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By Rory L. Aronsky | April 22, 2003

The Stand-In focuses on wannabe actor Brian, who’s finding it hard making it in the industry as he toils away at the thankless job of standing in for various actors on productions he would rather be starring in.

Robbie Bryan plays Brian in The Stand-In and he took some time with us to talk about the film, as well as his experiences as a stand-in.

Where did your journey take you when you tried to become an actor?
I had, much like the movie, been going to a small business school called Rider College in New Jersey and I was doing a play my senior year in college, “Godspell”. After the show, an elderly lady came up to me and said that I had made her laugh for the first time since her husband passed away and I thought, “What an amazing thing to be able to touch people like that,” and I made the decision to pursue acting.

You stood in for Michael J. Fox on four films, as the commentary on the DVD indicates. What films were they and what was the experience like?
The four films that I stood in for Michael were “For Love or Money”, “Life With Mikey”, “The Hard Way”, and “Bright Lights, Big City”. Originally, it was a great experience because it gave me a real hands-on experience with film sets and camera angles and things like that and Mike was a really great guy. But after a while, much like it’s portrayed in the movie, you get a sense of how replaceable and how little you are valued on the set and it does get, as I say in the movie, it gets really hard being that close to the action without getting to act. So it starts to tear away at you when you do it for a great length of time. You start to lose your enthusiasm and your hope, which is why it was time to make a movie.

Who else did you stand-in for and how were those experiences?
I stood in for Elijah Wood on “The Ice Storm”, Jonathan Tucker on “Sleepers”, and Woody Allen on “Crimes & Misdemeanors”. I’ve probably been a day player 50 or more times in movies and episodic TV where I stood in for a lot of different actors who may have worked one or two days on a film or television show.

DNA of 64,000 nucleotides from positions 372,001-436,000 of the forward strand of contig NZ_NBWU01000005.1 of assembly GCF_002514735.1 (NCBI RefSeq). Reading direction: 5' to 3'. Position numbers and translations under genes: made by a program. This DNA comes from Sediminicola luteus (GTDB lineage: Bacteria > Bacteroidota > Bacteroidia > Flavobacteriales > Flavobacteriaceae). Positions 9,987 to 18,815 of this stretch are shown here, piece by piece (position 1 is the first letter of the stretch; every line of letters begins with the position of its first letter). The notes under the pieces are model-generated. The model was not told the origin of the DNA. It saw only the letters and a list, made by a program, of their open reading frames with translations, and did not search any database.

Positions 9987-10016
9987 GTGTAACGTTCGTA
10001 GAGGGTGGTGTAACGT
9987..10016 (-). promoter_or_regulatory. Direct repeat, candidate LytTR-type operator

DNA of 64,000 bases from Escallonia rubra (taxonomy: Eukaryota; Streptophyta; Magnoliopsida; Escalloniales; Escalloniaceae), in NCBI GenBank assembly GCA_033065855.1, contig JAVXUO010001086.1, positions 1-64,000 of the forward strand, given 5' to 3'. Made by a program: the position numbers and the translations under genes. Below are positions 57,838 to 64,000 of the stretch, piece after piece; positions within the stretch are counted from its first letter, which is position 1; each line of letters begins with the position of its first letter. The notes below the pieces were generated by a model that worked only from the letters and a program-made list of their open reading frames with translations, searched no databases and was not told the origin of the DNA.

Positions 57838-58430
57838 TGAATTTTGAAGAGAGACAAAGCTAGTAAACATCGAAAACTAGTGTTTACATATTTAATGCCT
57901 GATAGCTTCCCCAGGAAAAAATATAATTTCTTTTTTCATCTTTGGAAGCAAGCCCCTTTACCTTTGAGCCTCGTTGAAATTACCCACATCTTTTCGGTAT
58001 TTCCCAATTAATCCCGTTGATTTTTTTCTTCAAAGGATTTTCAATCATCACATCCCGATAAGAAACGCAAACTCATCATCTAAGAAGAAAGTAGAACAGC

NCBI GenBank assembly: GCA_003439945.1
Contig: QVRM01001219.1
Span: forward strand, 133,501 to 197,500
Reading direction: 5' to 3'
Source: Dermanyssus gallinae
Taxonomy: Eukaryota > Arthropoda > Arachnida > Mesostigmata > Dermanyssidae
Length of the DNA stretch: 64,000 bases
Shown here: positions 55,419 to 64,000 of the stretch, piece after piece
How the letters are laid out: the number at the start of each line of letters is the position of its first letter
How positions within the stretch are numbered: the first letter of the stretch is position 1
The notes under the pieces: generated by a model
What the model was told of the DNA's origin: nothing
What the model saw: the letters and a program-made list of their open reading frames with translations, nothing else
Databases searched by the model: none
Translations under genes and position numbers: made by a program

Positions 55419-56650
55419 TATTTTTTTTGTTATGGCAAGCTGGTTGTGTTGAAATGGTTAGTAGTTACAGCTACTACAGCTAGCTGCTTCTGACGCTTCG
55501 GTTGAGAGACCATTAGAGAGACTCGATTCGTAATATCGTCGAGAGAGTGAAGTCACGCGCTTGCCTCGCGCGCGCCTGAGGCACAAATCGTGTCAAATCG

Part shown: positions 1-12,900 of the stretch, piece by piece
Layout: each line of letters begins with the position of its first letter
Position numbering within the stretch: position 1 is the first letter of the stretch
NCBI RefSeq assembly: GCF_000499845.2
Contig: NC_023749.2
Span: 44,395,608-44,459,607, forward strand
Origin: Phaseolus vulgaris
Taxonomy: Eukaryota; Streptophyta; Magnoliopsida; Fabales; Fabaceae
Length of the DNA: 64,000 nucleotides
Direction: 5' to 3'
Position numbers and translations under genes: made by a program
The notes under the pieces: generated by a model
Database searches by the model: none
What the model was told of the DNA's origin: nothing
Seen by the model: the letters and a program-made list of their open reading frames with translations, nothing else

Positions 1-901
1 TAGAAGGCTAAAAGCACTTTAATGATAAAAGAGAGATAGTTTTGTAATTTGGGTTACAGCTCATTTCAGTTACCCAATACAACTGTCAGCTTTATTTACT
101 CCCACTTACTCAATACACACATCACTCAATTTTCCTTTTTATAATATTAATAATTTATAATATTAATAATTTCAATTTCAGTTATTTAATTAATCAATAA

How about an example?
Let’s say for instance there’s an episode of “Law & Order” and there’s a guy who’s got a speaking part as a pizza deliveryman who is just in one scene in the episode. They still will call me in for that day to be his stand-in to light the scenes. Similarly, that will happen in a movie as well where maybe there is someone in the movie who might be in just for a day or two and they still require him to have a stand-in.

How did you put “The Stand-In” together?
Myself and Daniel Margotta, who’s Paulie in the movie, talked about doing this film for about two years and I was sort of inspired by an indie filmmaker, Pat Coppola, who basically raised the money on his own and filmed two indies by himself. So we talked about the idea for The Stand-In, I wrote the screenplay, and then formed the company, Good to Be Seen Films.

Good to Be Seen Films? How did that name come about?
The name is based on a saying that my Mom, who was in a nursing home for 8 years before she passed away, used to say when I came to visit her. I would say, “Hey Mom, it’s good to see you.” And she would say, “It’s good to be seen.” Even to this day, on her gravestone, “Good to be seen” is on there.

How did it go with setting up the budget?
We had originally budgeted the film at a million dollars, but after a conversation with Scott Mosier, who’s Kevin Smith’s producer, he had convinced me that, “You’d be surprised what you could shoot for just a little money,” so we lowered the budget to $400,000, which included the shooting budget, which was $250,000. So, I got a few small investors and one of the actors came aboard with a substantial amount of money, but at that time, we only had about $90,000 of the 250 grand that we needed.

What then?
I went to my father and asked him if he could help because otherwise, the film would never get made and he responded by selling his retirement stocks and putting them into the film. At that point, some of the investors were talking of pulling out and we faced the prospect of losing Judith Ivey to another project if we delayed any longer, so my now-wife Christie, who was my girlfriend at the time, asked her family to put up their house, which they did. And so at that time, we had enough to start principal photography. Unfortunately, our ex- producer ended up stealing the money and one investor pulled out at the last second, so we faced the prospect of starting to shoot the movie with not enough to get through principal photography and we basically had to make a decision to risk it or risk losing more investors and losing Judith. We decided to roll the dice.

The interview continues in part two of ROBBIE BRYAN TAKES A STAND>>>

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